On the day of the preparation, then, at the third hour, He received the sentence from Pilate, the Father permitting that to happen; at the sixth hour He was crucified; at the ninth hour He gave up the ghost; and before sunset He was buried.794 During the Sabbath He continued under the earth in the tomb in which Joseph of Arimathæa had laid Him. At the dawning of the Lord’s day He arose from the dead, according to what was spoken by Himself, “As Jonah was three days and three nights in the whale’s belly, so shall the Son of man also be three days and three nights in the heart of the earth.”795 The day of the preparation, then, comprises the passion; the Sabbath embraces the burial; the Lord’s Day contains the resurrection. Epistle to the Traillians

At the same time, there is the sense that while Jonah was alive in the belly, so too was Christ in the 'heart of the earth' (identified as the tomb), preaching to the dead.

God is God of the living and dead (Lk 22:38). So, while Jonah may have been alive the whole of 3 days and 3 nights, so too was Christ.

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If we direct a fish-eye lens at Scripture, we can see more of what this sign of Jonah means. Here is a link to a wonderful illustration:

Christ Fishing for the Leviathan, c. 1700

The picture shows Jesus as both fisherman and bait! Jesus is the bait use to "draw out Leviathan with a fishhook" as proposed by God in Job 41:1.

By comparison, the fish that swallowed Jonah is a concrete metaphor for the evil empire Leviathan, the "beast from the sea" of Revelation 13.

If you read Job 41, you will see many parallels between the imagery and the sufferings of Christ. So just as Jonah became fish food, Jesus became bait to catch an evil empire and subdue it. The parallel empire in Jonah is Assyria, another prophetic beast whose wickedness was restrained by repentance at Jonah's preaching.

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To those who believe Jonah was alive, how did Jesus do the sign of Jonah if Jesus was dead for three days and nights, but Jonah was alive?

The distinction is likely immaterial because as the Lord Himself says in Matthew 12:40, the similitude is drawn between Jonah's being in the belly of the fish and the Son of God being in the heart of the Earth for the same period of time, not necessarily between literal death and literal death.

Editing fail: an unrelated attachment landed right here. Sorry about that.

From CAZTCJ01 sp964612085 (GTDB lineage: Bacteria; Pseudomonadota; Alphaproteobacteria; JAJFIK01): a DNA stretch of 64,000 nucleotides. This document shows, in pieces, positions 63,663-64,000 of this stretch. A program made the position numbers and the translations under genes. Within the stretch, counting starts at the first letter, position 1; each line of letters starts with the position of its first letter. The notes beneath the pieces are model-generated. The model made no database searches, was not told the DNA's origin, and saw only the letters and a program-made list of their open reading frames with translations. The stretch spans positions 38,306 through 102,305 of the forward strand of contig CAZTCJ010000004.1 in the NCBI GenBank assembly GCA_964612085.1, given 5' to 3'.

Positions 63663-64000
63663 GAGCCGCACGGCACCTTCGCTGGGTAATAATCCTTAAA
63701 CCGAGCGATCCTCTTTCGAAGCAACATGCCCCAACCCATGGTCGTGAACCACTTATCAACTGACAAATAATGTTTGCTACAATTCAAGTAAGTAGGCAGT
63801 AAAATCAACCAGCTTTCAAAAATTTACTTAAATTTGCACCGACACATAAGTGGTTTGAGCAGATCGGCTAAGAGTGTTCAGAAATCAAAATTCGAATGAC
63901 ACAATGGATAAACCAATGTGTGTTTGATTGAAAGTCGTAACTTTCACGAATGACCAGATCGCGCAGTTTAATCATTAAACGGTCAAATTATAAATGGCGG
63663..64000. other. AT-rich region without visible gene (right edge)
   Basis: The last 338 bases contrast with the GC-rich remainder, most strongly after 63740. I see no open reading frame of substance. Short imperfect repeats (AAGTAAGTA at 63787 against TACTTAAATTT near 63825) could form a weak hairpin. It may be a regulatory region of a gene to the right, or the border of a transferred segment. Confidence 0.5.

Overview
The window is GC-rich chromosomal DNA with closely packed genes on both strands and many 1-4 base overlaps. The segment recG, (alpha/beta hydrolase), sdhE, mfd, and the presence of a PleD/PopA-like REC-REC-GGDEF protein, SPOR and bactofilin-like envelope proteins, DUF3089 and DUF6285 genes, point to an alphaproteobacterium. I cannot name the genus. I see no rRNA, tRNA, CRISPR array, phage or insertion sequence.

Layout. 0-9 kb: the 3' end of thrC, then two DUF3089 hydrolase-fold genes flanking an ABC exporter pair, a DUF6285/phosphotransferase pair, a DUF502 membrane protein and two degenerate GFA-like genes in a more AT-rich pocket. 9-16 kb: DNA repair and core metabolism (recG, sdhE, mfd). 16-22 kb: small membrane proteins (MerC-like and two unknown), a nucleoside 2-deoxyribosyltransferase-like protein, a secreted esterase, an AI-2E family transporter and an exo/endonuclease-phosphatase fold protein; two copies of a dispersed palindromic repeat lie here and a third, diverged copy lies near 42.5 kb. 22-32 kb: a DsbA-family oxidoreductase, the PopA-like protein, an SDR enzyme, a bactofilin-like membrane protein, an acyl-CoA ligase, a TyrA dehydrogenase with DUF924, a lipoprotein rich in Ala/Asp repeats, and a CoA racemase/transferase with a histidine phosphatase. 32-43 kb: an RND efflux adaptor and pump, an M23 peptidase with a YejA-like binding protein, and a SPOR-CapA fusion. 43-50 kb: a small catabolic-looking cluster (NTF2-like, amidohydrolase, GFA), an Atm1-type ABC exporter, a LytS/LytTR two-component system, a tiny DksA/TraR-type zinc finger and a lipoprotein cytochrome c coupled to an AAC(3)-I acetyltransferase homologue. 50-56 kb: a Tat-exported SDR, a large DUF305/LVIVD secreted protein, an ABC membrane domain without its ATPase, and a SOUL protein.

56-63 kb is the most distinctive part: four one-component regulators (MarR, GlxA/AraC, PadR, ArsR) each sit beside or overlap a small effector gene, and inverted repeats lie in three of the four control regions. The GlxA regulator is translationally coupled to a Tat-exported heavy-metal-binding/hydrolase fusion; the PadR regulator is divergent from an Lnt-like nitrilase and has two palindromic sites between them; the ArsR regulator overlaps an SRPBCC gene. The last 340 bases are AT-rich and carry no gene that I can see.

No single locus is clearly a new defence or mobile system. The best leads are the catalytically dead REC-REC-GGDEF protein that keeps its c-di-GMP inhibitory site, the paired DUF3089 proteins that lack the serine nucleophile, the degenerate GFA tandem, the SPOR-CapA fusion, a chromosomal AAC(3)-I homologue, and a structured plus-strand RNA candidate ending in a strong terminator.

In Jonah's prayer in Jonah chapter 2, he likens the fish's belly to "hell":

Then Jonah prayed unto the Lord his God out of the fish’s belly, And said, I cried by reason of mine affliction unto the Lord, and he heard me; out of the belly of hell cried I, and thou heardest my voice. For thou hadst cast me into the deep, in the midst of the seas; and the floods compassed me about: all thy billows and thy waves passed over me. Then I said, I am cast out of thy sight; yet I will look again toward thy holy temple. The waters compassed me about, even to the soul: the depth closed me round about, the weeds were wrapped about my head. I went down to the bottoms of the mountains; the earth with her bars was about me for ever: yet hast thou brought up my life from corruption, O Lord my God. When my soul fainted within me I remembered the Lord: and my prayer came in unto thee, into thine holy temple.

The Hebrew word translated into English as "hell" in verse 2 is Sheol, understood symbolically as the world of the dead. Therefore the similitude is complete as to its symbolism and how the Savior fulfilled or administered this sign by His being in the "heart of the Earth" and in the literal world of the dead, whereas with Jonah the "corruption" of the fish's belly was likened symbolically to the world of the dead.

Another possible symbolic connection is Jonah's use of the word "temple" in the above passage.

Then answered the Jews and said unto him, What sign shewest thou unto us, seeing that thou doest these things? Jesus answered and said unto them, Destroy this temple, and in three days I will raise it up. Then said the Jews, Forty and six years was this temple in building, and wilt thou rear it up in three days? But he spake of the temple of his body. (John 2:18-22)

This suggests that Jonah's plea for and anticipation of deliverance from the belly of the sea creature, and His "looking toward" the Lord's Holy Temple was a prefiguration of the resurrection of Christ in the temple of His body. The Lord also refers to this similitude as a sign.